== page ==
Rotherham child sexual abuse scandal - the lessons: We need solutions, not scapegoats

The media's blame game is avoiding the issue of safeguarding

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"Gang rape is a usual part of growing up round here," one girl said, with chilling understatement, to the inquiry into child sex abuse in Rotherham which has shocked Britain. There is no need to repeat here the full ghastly litany of brutalities inflicted on more than 1,400 girls in the 16 years covered by the report. The media has taken a grim satisfaction in doing that in great detail before enthusiastically leaping to the task of hunting down the perpetrators of the outrage.

Sadly, journalists have not had in their sights the gangs of men who physically raped and mentally tortured their children as young as 11. Rather, the tabloid hue and cry has been in pursuit of a much easier quarry – the bureaucrats and functionaries whose inaction, incompetence and prejudices permitted these chilling abusers to flourish unchecked.

Certainly there are many among the local police and at the borough council who have serious questions to answer. The inquiry by Professor Alexis Jay spoke of "blatant failures" there. Councillors and senior managers in social services "underplayed" child sexual exploitation. Police officers treated "many child victims with contempt", regarding them as promiscuous teenagers having consensual sex rather than victims of child abuse.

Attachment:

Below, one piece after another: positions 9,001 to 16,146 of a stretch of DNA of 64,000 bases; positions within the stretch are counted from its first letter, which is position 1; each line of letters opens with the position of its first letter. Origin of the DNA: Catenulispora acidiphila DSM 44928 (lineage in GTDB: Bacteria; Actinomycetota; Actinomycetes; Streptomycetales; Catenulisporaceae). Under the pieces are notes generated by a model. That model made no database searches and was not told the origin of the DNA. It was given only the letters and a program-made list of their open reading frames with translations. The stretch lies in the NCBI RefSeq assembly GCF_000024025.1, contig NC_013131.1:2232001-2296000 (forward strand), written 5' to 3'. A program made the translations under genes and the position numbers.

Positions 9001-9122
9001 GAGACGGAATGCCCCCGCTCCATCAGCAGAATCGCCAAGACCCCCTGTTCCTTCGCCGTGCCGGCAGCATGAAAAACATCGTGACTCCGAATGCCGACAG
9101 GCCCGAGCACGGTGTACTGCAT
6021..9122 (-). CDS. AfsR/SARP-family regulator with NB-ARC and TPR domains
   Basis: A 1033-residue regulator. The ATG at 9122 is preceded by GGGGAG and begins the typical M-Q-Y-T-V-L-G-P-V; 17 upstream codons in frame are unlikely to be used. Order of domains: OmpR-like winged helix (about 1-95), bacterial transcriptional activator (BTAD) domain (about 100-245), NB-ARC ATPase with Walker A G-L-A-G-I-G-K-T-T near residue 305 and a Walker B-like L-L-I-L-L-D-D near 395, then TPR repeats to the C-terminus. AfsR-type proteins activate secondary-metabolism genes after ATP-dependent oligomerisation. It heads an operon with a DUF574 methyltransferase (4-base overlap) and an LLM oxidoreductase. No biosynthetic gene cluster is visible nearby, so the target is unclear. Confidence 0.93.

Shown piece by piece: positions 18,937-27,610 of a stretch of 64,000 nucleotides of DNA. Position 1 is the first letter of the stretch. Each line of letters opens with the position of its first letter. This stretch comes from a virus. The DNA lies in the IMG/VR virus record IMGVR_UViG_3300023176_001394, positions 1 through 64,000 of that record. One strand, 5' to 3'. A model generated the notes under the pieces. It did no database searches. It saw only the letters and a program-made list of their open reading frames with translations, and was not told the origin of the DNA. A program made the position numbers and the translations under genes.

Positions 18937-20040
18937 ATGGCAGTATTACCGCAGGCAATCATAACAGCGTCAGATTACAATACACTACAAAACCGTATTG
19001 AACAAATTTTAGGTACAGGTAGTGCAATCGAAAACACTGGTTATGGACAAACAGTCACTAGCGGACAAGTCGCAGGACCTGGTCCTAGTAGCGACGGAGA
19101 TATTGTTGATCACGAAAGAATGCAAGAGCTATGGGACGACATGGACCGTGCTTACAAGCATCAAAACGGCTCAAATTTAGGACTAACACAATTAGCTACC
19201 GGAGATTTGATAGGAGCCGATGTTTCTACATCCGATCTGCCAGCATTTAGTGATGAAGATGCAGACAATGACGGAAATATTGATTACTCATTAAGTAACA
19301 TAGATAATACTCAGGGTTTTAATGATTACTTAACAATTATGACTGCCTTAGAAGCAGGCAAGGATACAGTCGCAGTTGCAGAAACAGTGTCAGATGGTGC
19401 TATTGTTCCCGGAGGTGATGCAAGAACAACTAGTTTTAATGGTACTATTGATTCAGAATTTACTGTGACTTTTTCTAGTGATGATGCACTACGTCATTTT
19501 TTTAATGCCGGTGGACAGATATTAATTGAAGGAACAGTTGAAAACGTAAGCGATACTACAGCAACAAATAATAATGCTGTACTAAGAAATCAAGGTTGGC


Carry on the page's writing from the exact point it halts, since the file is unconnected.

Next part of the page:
Yet despite that it seems perverse that the dominant media dynamic in the week has been the pursuit of scapegoats. The man most in the sights of the righteous has been South Yorkshire's police commissioner Shaun Wright, who was Rotherham's lead councillor for children's services between 2005 and 2010 when evidence on the scale of abuse became unambiguous. Most people with any sense of honour in his shoes would have resigned unprompted on the publication of last week's report.

Outraged by Mr Wright's brass-necked refusal to resign, the media worked its way down a list of other officials and demanded that they too should go – even when they had already gone. So fevered was the witch-hunt that Mr Wright's deputy police commissioner, Tracey Cheetham, resigned despite the fact that she has no connection with Rotherham at all.

There is an understandable instinct at times of crisis of public outrage that "something must be done". Scapegoating satisfies that urge. But it does not necessarily do much to safeguard children still at risk.

The same can be said of the impulse to stereotype a whole community. Almost all of the rapists uncovered in Rotherham were from Pakistani backgrounds, as they were in cases of street grooming in Oxford, Rochdale and Derby. The Jay report described a widespread perception that council and police dared not act against Asian criminals for fear of allegations of racism, though interestingly, Jay added, "we found no evidence" of that.